We looked at our website and didn’t feel we needed to repeat on the information found there. Since we making this for the long haul, not just covid times, we did want to mention how easily cohousing can be adapted to fit COVID readiness plans, and how community wards off loneliness in the safest ways we know. We had some struggles along the way in building our community, and while not to be glossed over, we reminder ourselves that this was a “Marketing” film: honest, but in a good light.
Luckily, we had already seen one film we all liked and heard it was made by Chris Sessions <firstname.lastname@example.org>, a son of a cohousers, who was in film school, about his parent community at Adams Creek Cohousing in the Hood River area. It was near by and – coincidentally – in the process of being built by the same developers we used. Chris’ mother put us in touch with him He was in was living in Portland part-time over the COVID summer, so it was easy to contact him, and he seemed eager to help. We patched him into a few or our calls (it was summer and we could meet outside with masks:-) He pushed us toward a more finished concept and style, primarily by asking us a lot of questions. What did we want to show? What style (story, voice over, interview snippets, etc) did we want? What themes did we wish to emphasize? We had different ideas, some wanted more design elements, others wanted community in action; we didn’t want to over do the meetings and committees we have, but we wanted to demonstrate a realistic lifestyle choice. And in particular the fun we had together (after all I’m on the Fun Committee), and how even in covid there was a lot to appreciate about neighbors having your back.
We chose, rather that one or two narrators, to have lots of snippets of different members talking about different aspects of community life, along with a small bit of the building, neighborhood, and events. It really helped to have someone who knew what he was doing asking the questions, but even more to have someone who knew how to edit the whole thing together. We asked everyone who wanted to participate and encouraged a few we knew would have a lot to say. Perhaps unsurprisingly, we had a lot of takers (oh those extroverts!) – which was great for showing the range of personalities living in community. We hosted Chris in a covid safe visit to meet us and see our premises, and ultimately to film all the interviews on one day. We did have to warn people that their terrific comments would be shorten (or even left out) for sake of brevity. We expected some push back but everyone seemed happy.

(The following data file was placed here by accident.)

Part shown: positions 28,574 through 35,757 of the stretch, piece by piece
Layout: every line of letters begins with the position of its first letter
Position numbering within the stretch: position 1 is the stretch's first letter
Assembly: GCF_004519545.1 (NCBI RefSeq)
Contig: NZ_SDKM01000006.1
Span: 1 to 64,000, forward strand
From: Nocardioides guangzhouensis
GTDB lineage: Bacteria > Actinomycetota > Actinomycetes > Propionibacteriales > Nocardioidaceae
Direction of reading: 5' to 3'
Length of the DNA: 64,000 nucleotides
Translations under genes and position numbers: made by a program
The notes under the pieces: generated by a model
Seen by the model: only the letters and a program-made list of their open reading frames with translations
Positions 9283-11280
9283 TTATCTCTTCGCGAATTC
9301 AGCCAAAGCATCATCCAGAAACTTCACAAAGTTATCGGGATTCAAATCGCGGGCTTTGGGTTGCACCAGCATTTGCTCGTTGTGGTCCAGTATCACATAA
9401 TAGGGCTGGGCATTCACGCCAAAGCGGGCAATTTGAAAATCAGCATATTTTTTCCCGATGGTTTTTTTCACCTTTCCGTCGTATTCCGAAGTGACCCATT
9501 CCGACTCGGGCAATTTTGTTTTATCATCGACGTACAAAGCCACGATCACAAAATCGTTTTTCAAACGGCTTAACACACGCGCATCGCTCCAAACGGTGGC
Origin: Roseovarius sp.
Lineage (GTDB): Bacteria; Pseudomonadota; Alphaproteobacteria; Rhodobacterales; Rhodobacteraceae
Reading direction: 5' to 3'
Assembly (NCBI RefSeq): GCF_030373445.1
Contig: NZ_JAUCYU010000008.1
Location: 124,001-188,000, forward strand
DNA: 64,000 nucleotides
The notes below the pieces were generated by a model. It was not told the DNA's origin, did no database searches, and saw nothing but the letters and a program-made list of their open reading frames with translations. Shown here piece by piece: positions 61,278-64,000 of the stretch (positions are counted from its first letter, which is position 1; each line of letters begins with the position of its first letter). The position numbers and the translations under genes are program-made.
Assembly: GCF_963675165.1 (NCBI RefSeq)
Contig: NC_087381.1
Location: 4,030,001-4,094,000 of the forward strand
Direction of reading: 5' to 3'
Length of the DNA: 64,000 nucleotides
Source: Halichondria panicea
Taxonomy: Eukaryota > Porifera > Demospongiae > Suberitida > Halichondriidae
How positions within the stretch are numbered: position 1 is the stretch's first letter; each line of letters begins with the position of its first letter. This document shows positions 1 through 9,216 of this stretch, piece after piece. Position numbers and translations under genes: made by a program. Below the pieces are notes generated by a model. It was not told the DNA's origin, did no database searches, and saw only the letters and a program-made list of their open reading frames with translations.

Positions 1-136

We were able to get a very reasonable bid from Chris but knew the community might be hesitant to spend extra money during the pandemic. Wearing my the fundraiser cap, we realized our UD+P Developers, might want to help out and help them selves in the process. PDX Commons and UDP had a close relationship during the building of project and stayed in touch as they changed to other cohousing project. Turned out they did want to have a film to show about a built cohousing building and its living community. Helped also that Joren Bass, one of our UDP developers, knew Chris and knew his work. So we were able to split the cost without too much complications (well just a few anyway there are always a few when $ is involved).
We gave some overall generic guidance to Chris but he came back with what we thought was a great first draft. We were all impressed. Two more cuts and we were done. Chris chose the final with some (but not a lot) of guidance from us. Chris even agreed to third edit tweaks. Although his pay was not high, Chris wanted it to represent our vision and hopes as best he could. Will it last the test of time? We don’t know but I would highly encourage anyone who has turn over to think about taking the plunge. Film schools might be a great place to look. Here is our video.